WEDNESDAY, Feb. 4, 2015 (HealthDay News) -- Fewer than half of Americans are aware that some major lifestyle factors can affect their cancer risk, a new survey suggests.
Instead, many people worry about cancer-causing claims that aren't back by scientific evidence -- such as stress or hormones in foods, according to the survey done by the American Institute for Cancer Research (AICR).
"About half of cancer deaths in the U.S. could be prevented through lifestyle choices -- like not smoking, eating a healthy diet, getting regular exercise, and maintaining a healthy weight," said Alice Bender, associate director of nutrition programs for the AICR.
But based on the new survey, many Americans don't realize that.
The survey results were released Wednesday to coincide with World Cancer Day, and experts said they highlight a troubling lack of public awareness.
Among over 1,100 U.S. adults polled, only a minority were aware of key lifestyle risk factors for cancer -- including obesity, physical inactivity and diets high in red meat or low in fruits and vegetables.
More Americans, it seems, are worried about purported risk factors that have little to no scientific evidence to back them up, according to the survey.
Between 54 percent and 62 percent of survey respondents believed that psychological stress, hormones in beef, genetically modified foods, and "food additives" raise people's cancer risk.
Meanwhile, just over half believed artificial sweeteners cause cancer -- which was up by 11 percentage points, versus the same AICR survey done in 2013.
Those beliefs likely reflect popular wisdom, according to Colleen Doyle, managing director of the Healthy Eating, Active Living Environments program for the American Cancer Society.
"There is no good evidence that artificial sweeteners raise cancer risk, but people have heard that they do," Doyle said. "So they'll avoid sweeteners, but not worry about the cheeseburger they're eating -- even though there's convincing evidence linking red and processed meats to colon cancer."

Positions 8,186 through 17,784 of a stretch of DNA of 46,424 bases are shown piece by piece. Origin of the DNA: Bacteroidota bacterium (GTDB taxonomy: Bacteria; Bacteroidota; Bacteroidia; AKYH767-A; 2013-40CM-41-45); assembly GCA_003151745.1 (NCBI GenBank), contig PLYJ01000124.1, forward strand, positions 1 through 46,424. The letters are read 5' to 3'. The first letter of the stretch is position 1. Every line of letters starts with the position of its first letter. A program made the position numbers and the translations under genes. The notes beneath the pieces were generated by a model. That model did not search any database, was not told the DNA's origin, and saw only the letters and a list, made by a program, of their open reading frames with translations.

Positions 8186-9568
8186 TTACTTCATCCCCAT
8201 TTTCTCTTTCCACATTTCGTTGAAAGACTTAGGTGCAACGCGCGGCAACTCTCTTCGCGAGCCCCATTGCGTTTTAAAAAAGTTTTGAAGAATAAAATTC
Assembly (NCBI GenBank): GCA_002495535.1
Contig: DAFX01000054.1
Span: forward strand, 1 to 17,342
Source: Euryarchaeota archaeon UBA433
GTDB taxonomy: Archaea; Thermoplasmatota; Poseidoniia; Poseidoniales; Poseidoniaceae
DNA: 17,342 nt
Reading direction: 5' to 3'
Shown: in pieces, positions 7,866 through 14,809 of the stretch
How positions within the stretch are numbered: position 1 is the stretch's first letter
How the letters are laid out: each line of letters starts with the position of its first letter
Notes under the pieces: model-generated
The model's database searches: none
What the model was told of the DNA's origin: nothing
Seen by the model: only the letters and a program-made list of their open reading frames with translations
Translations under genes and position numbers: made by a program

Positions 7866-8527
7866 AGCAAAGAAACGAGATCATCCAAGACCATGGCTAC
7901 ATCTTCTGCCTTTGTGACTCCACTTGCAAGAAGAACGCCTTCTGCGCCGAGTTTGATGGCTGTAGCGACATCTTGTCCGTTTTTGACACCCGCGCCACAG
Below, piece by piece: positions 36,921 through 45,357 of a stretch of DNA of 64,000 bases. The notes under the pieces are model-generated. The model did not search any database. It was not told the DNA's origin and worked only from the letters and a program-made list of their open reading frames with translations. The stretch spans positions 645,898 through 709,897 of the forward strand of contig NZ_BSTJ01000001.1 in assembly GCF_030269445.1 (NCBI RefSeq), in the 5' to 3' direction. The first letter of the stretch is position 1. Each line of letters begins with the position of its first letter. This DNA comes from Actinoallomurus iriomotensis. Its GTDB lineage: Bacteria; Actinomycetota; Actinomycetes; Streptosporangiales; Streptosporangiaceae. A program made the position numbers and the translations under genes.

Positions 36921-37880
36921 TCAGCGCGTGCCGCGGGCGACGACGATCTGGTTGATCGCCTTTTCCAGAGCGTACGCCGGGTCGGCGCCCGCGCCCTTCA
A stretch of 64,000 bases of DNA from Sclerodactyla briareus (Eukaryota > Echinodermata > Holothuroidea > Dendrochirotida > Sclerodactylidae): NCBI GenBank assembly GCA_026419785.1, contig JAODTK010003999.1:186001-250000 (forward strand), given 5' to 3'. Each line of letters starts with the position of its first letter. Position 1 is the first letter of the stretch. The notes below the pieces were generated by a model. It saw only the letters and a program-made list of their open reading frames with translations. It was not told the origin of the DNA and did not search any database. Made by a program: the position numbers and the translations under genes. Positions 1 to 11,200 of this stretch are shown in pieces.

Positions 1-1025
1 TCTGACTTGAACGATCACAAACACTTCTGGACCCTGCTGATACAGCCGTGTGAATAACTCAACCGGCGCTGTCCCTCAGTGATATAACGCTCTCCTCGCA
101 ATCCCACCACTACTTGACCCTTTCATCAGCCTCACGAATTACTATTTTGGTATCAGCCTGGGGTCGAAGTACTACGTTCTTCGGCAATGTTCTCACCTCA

So where are Americans getting their information about cancer? This survey did not ask that question, but Bender said that TV and other media are likely sources.
And headlines do get confusing, both she and Doyle said. People may see news stories about individual studies finding a link -- or no link -- between a lifestyle factor and a given type of cancer.
But in science, Doyle noted, no single study is the final word: It's the whole body of evidence that matters. Groups such as the American Cancer Society, the AICR and government health agencies look at the overall evidence and come up with reports and recommendations, Doyle explained.
Bender made the same point. "If you just look at headlines about individual studies, you'll be confused," she said.
Complicating matters, cancer is not one disease -- and the risk factors for the various forms differ, Doyle noted. However, lifestyle choices matter in a range of cancers, including colon, breast, lung, kidney and pancreatic cancers.
Some of the survey results were encouraging, according to Bender. Most respondents knew that tobacco and excessive sun exposure can lead to cancer, for example.
On the other hand, about 10 percent fewer people in 2015 were aware that diets low in fruits and vegetables are linked to elevated risks of certain cancers compared to a 2009 AICR survey.
"That's alarming," Bender said. "Diets with a lot of plant-based foods have many health benefits."
In fact, she noted, all of the measures that can lower cancer risk have wide-ranging benefits.
"They also lower your risks of diseases like type 2 diabetes and heart disease," Bender said. "Plus, they just help you feel better."
Healthy lifestyle choices are no guarantee, Doyle pointed out. "You can do all the 'right' things and, unfortunately, still develop cancer," she said.
"But," she added, "there are very real steps you can take every day to reduce your risk."
Bender agreed. "This is an empowering message," she said. "The risk of developing cancer is not completely out of your control."
The AICR has advice on reducing cancer risk.